To find the best stand mixers of 2020, we researched dozens of models, settling on the most promising 11 models for hands-on testing. Through many hours of research we narrowed the field to the most compelling models covering a wide range of styles and sizes. With our shortlisted mixers in-house we put them through a punishing battery of tests that simulate how they will be expected to perform in an active kitchen. Some models showed their mettle as high-capacity workhouses while a few didn't improve much on hand mixing. However, with few exceptions, an increase in price correlates with an increase in performance.
The Best Stand Mixers
Best Mixer for Serious Cooks and Bakers
KitchenAid 6-Qt. Professional Bowl-Lift
The KitchenAid Professional lives up to its name. This bowl-lift mixer boasts precision craftsmanship, one-handed operation, and enough mixing power to simulate a minor earthquake. This power translates to dough kneading, cookie mixing, frosting whipping ascendency. When the mixer's work is complete, the bowl-lift makes clean-up a cinch. This design eliminates the hinge where the head and neck meet — as with tilt-head models — reducing the nooks and crannies where frosting, et cetera build-up.
While the bowl-lift is quite convenient, it only has two settings, all the way up and all the way down. Moreover, the up setting leaves a space between the bowl and the attachment. This issue points to a broader problem resulting from the Professional's prodigious proportions. When mixing small batches, the user must aid the machine with a spatula to incorporate ingredients that get stranded on the bottom and sides of the bowl. Additionally, the fixed head design will often require the bowl to be lowered when adding large quantities of dry ingredients. The reality is that all mixers pose problems of this sort and many to a greater degree. That said, the problems solved by the Professional far outweigh the issues left unresolved.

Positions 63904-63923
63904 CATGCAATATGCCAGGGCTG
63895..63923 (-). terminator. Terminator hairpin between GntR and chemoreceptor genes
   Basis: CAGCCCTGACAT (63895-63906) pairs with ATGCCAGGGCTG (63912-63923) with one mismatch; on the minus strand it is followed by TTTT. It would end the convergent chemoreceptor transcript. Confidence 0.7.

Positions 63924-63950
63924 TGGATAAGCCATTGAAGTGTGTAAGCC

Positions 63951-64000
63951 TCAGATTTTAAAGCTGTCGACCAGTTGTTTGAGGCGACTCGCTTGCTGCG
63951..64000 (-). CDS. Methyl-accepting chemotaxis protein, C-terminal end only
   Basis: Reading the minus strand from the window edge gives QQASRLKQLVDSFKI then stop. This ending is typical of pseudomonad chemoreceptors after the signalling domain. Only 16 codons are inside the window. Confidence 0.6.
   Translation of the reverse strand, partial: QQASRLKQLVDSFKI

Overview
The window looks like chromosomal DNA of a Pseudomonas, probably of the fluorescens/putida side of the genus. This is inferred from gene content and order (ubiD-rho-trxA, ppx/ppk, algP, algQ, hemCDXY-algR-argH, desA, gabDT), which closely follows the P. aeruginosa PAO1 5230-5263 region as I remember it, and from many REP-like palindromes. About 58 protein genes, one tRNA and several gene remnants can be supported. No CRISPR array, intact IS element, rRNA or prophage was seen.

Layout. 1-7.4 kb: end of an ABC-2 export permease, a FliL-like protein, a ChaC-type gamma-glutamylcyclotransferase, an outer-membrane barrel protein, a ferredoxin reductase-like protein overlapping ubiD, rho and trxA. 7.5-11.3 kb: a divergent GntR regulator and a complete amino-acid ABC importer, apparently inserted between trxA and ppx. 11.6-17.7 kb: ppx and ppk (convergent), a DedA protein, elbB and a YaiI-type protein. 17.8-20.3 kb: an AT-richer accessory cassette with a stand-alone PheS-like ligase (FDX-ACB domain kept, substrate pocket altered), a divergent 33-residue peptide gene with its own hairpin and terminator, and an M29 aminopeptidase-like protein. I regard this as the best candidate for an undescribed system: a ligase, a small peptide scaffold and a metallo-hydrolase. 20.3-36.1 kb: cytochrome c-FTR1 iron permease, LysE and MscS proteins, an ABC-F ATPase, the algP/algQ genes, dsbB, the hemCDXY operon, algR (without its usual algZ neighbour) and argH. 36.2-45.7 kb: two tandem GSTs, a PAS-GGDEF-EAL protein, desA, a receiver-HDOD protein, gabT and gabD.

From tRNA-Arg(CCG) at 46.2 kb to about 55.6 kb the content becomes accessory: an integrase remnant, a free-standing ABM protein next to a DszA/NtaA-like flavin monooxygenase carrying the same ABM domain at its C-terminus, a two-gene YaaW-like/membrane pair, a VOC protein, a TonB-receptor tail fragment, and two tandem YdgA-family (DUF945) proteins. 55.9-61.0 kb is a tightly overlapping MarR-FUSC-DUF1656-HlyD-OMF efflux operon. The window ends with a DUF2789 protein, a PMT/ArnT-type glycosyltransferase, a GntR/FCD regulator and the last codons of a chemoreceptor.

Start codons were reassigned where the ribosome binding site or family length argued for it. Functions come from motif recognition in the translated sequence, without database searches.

Read Full Review: KitchenAid 6-Qt. Professional Bowl-Lift
Best Mixer for Home Kitchens
KitchenAid Artisan Stand Mixer
The KitchenAid Artisan is a quality mid-sized mixer with a tilt-head. Despite its middling dimensions, the Artisan mixed it up with the best in class in three out of four test categories. This machine has the power to knead dough quickly and thoroughly, and it can mix frosting to the highest standards. The attachment/ bowl gap is slight, so the user won't have to employ a spatula too often. Critically, this model also has the weight and stability to stay put when at the highest mixing speeds. Finally, this model is easy to use, allowing for one-handed execution of all its critical functions.
While the Artisan has a burly motor and componentry, our model had some minor speed regulation issues that presented at the higher settings used for whipping cream and eggs. This anomaly could explain some of the sagging we observed in our cake sponge (inconsistent aeration of eggs) and some of the splatterings that the whisk issued. The Artisan, like all models with the motor above the bowl, can get showered with ingredients when they are added during active mixing. When it's all said and done, these minor issues fall by the wayside in comparison to the quality experience this machine provides to its users.